Not more than 2 hours before serving, peel, core and cut pears in 8 slices. Add lemon juice to prevent pears from discoloring and mix very well. Trim root and tops of fennel, discard any tough outer "leaves" and cut bulb in thin, wedge-shaped slices.

Wash watercress, discard stems and arrange tops in a bed on 8 individual plates. Arrange pear and fennel slices in a fan on top. Whisk dressing lightly to re-emulsify it, then spoon over pears and fennel. Add coriander sprigs, cover salads loosely and refrigerate. VENISON SAUCE FOR FETTUCCINE (8 servings)

Long, slow cooking for up to 3 hours gives this sauce its mellow flavor. In the oven it needs less attention, though it also can be simmered on top of the stove.

6 tablespoons olive oil

6 tablespoons butter

2 onions, chopped

3 stalks celery, chopped

2 carrots, chopped

2 pounds ground venison, or any game

2 cups white wine

1 cup milk

2 pounds Italian plum tomatoes, peeled, seeded and chopped or 2 pounds canned plum tomatoes, chopped, with their juice

Salt and pepper to taste

2 pounds fresh green fettuccine for serving

Grated parmesan cheese for serving (optional)

If using oven, heat it to 350 degrees. In a heavy flameproof casserole, heat oil and butter and fry onion until soft but not brown. Add celery and carrot, then cook until soft, stirring.

Add venison and cook, stirring constantly, until it loses its raw red color, 2 to 3 minutes. Note: Do not allow vegetables or meat to brown. Add wine and cook until evaporated, about 20 minutes. Add milk, reduce heat and cook gently until milk is evaporated, about 15 minutes.

Stir in tomatoes with salt and pepper to taste. Bring to a boil and cook, uncovered, in oven or over very low heat on top of stove for 2 to 3 hours, stirring occasionally. If sauce gets very thick, add a little water. At end of cooking, sauce should be thick enough to just hold its shape. Taste it for seasoning. Sauce can be made up to 3 days ahead and refrigerated or frozen.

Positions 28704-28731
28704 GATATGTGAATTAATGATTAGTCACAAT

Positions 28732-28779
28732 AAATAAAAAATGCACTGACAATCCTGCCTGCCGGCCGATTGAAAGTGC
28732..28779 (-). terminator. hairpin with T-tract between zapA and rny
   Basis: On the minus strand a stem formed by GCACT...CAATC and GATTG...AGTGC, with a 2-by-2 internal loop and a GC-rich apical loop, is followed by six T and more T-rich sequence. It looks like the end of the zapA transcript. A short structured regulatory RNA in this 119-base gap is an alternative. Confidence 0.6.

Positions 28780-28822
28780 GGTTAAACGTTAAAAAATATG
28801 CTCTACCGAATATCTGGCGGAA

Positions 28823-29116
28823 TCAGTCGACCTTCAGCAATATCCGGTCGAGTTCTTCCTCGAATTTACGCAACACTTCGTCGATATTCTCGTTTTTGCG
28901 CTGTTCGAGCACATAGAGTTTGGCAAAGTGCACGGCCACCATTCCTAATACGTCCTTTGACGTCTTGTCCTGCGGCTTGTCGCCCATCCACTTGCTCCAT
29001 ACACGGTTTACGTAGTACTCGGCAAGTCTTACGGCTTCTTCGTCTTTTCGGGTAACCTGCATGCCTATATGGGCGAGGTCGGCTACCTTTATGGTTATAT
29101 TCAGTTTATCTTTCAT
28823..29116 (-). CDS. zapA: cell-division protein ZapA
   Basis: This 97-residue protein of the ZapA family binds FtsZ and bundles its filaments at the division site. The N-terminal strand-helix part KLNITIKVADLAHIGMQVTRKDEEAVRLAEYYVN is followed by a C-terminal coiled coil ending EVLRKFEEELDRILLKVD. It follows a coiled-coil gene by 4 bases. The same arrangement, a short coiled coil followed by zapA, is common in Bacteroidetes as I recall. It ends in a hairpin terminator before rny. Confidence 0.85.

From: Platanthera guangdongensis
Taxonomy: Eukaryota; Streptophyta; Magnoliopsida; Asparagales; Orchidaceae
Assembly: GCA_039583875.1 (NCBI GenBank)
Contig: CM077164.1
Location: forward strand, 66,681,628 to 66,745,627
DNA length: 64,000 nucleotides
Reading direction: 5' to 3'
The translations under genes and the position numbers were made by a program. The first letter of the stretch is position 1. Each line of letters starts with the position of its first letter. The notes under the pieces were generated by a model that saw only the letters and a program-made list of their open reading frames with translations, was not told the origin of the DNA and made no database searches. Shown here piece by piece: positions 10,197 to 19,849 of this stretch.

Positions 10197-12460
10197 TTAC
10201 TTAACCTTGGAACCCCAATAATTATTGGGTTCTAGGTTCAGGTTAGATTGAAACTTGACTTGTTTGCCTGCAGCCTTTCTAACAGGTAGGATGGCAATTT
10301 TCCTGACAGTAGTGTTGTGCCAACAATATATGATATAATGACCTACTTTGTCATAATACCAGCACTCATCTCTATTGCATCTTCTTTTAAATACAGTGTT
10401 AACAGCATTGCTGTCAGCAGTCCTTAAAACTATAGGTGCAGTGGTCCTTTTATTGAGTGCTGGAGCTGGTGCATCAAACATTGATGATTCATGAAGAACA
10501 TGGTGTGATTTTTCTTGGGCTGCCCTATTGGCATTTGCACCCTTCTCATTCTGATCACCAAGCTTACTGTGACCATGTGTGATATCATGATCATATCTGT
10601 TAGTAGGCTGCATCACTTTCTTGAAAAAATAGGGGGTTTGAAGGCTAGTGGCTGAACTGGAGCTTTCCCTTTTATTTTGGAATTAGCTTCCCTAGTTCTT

Just before serving, reheat sauce on top of stove. Cook fettuccine (below), pile on individual plates and spoon sauce on top. Pass grated parmesan cheese separately, if serving.

To Cook Fettuccine

Allow 2 pounds fresh noodles (fettuccine) to serve 8. Bring a large pot of salted water to a boil. Add fettuccine and stir. Bring rapidly to a boil, reduce heat and simmer 1 to 3 minutes depending on thickness of noodles. Test by tasting -- noodles should remain quite firm, or al dente.

Drain and rinse with hot water to wash away starch. To hold noodles up to 1 hour, return them to pan, cover generously with warm water and leave in a warm place.

To finish: Drain noodles thoroughly. Melt 4 tablespoons butter in the pan, add noodles and heat, tossing, until very hot, 1 to 2 minutes. Pile on individual plates and spoon sauce on top. CHOCOLATE HAZELNUT TORTE (8 servings)

This torte also can be made substituting half, or all, ground almonds for the hazelnuts. The almonds should be blanched but not toasted before grinding.

1 2/3 cups (8 ounces) shelled hazelnuts

7 ounces unsweetened chocolate

1 cup unsalted butter

1 cup sugar

4 eggs, separated

Confectioners' sugar for sprinkling

Whipped cream or vanilla ice cream for serving

Butter an 8-inch springform pan, line base with waxed paper and butter the paper. Toast hazelnuts in a 350-degree oven until brown, 12 to 15 minutes. If not already peeled, rub with a coarse cloth to remove skins. Lower oven to 300 degrees.

Grind hazelnuts with chocolate in 2 batches in a food processor, or a little at a time in a blender. Alternatively grind nuts and chocolate separately with rotary cheese grater, then mix.

Cream butter, add all but 4 tablespoons of the sugar and beat until soft and light. Beat in egg yolks, then stir in chocolate mixture. Stiffly whip egg whites, add reserved sugar and continue whipping until glossy, about 30 seconds. Fold egg whites into mixture in 3 batches.

Spoon mixture into springform pan and smooth the top. Bake in a 300-degree oven until firm and a skewer inserted in center comes out clean, 40 to 50 minutes. Let torte cool in pan, then remove sides of pan. Note: Torte is very delicate and must be handled gently. You may prefer to serve it from the base of the pan. Cake can be stored in an airtight container up to a week, or frozen.

Just before serving, sprinkle cake with confectioners' sugar and serve with whipped cream.